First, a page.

The New York State Thruway Authority could need to raise tolls by nearly 5 percent to balance its financial plan next year—on the way to a 44 percent toll increase by 2018, according to the “toll revenue target” in the authority’s proposed 2015 budget.
In the continuing absence of a separate (public) financial plan for the $4 billion Tappan Zee Bridge project, the proposed budget reflects the impact the bridge will have on the authority’s finances over the next four years.
With no increases in toll rates, projected traffic increases can be expected to raise 2018 toll revenues by $29 million over the estimated 2014 level, the authority’s independent traffic engineer said in a memo contained in the budget (p. 29). But to maintain fiscal balance, the financial plan assumes tolls will rise by $334 million. In 2015 alone, the traffic engineer projected toll revenues of $664 million, but the authority’s long-term plan (p. 45) indicates that nearly $31 million more will be needed to keep the plan balanced.
The chart below, based on numbers in the proposed budget, compares the toll target necessary to balance the authority’s fiscal plan to the toll revenues forecast by its traffic engineer based on current toll rates.
By 2018, the Tappan Zee project, also known as the New NY Bridge, will drive added annual costs of $281 million, including $143.4 million in debt service and a net increase of $137.3 million in deposits to a special facilities capital improvement fund earmarked for the bridge, the proposed budget shows.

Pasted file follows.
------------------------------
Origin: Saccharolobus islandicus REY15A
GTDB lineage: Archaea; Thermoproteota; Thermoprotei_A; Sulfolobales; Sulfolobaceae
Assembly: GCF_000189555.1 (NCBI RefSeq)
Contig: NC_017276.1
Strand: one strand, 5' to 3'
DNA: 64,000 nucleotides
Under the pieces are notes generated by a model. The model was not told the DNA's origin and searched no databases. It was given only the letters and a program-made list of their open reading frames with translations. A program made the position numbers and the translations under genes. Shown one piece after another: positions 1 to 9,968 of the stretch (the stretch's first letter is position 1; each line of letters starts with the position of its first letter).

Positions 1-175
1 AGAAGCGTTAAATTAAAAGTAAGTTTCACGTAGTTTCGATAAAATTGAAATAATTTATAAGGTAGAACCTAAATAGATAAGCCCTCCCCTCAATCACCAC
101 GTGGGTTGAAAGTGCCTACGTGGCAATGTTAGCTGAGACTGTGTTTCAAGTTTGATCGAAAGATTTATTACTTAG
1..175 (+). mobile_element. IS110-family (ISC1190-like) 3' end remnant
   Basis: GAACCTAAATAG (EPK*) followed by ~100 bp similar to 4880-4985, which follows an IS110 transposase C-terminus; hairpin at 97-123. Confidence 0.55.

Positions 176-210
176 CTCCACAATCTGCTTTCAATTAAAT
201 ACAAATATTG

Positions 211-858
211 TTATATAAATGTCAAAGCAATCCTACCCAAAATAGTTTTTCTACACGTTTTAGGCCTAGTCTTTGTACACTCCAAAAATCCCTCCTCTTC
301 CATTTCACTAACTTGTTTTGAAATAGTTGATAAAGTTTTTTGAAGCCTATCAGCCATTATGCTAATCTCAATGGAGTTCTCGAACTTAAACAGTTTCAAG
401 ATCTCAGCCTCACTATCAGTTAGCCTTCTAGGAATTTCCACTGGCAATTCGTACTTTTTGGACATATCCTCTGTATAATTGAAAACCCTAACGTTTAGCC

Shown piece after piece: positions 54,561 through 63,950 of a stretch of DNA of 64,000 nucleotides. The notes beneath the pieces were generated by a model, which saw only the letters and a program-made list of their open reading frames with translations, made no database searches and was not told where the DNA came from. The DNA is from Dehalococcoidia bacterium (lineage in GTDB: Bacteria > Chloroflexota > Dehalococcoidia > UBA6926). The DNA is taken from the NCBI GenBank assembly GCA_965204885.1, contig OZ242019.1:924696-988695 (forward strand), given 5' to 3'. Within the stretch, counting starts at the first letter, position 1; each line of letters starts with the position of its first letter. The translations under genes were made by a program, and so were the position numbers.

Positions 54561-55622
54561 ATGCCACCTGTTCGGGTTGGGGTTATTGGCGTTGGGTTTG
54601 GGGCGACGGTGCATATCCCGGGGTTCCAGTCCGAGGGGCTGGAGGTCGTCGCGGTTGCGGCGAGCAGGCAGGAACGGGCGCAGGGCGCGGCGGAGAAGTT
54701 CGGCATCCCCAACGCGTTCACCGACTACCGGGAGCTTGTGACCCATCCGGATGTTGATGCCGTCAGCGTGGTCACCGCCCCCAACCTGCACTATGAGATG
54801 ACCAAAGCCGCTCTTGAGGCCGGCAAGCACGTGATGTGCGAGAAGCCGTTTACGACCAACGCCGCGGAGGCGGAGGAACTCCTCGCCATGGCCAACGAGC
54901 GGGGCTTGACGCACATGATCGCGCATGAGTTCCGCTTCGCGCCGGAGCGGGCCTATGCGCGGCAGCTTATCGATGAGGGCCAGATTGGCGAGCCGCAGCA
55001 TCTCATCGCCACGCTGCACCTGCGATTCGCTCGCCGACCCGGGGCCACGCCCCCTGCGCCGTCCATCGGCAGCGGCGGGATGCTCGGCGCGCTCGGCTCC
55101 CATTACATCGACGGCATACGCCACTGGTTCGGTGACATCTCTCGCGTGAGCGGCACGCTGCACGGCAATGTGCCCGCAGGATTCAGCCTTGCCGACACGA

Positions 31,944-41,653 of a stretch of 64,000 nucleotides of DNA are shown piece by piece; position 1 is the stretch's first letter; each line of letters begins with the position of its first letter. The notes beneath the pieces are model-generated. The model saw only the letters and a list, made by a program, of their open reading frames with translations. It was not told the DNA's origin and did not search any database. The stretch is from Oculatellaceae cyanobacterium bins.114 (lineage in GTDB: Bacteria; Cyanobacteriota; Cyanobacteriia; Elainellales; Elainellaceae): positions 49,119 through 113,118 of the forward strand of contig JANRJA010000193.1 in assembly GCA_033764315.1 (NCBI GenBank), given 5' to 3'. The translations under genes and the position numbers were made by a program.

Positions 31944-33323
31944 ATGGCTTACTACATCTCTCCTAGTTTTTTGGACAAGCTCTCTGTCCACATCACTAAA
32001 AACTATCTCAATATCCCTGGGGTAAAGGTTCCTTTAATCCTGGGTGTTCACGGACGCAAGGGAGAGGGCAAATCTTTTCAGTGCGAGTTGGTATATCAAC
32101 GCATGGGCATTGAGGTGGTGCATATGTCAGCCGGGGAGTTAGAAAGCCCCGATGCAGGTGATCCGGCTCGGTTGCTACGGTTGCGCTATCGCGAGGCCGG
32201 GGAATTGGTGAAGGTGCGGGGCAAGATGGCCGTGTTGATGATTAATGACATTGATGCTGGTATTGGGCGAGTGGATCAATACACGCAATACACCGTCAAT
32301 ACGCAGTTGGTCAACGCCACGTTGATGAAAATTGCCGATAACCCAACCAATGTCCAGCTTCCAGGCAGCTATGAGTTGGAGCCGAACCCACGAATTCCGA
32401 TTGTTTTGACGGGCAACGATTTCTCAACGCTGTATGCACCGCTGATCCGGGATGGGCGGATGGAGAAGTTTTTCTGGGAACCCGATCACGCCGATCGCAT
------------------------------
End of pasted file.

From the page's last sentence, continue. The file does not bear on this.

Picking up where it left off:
Meanwhile, during the same period, the authority’s operating expenses are projected to rise by $33 million, or 11.5 percent, while net debt service on bonds issued for capital purposes other than the bridge will rise by $47.2 million, or 18.5 percent.
The bottom line: after factoring in projected natural growth in base tolls and other revenues,
95 92 percent of the projected net “toll target” increase by 2018 will be necessary to pay for the new bridge.
To hit the budget’s toll targets solely with money raised from Tappan Zee Bridge motorists, rather than imposing a toll increase throughout the system, the car toll on the bridge would have to rise next year to
$5 $5.90 from the current level of $4.75, and ultimately to more than $10 $15 by 2018.
The numbers in the proposed budget do not mean the authority is obligated or planning to raise tolls. However, one way or another, the authority needs to balance its financial plan—and, as of now, assuming a toll hike on paper is the only way to do it.
The next Thruway Authority board meeting, at which the budget presumably will be taken up, is scheduled for Dec. 15 in Albany.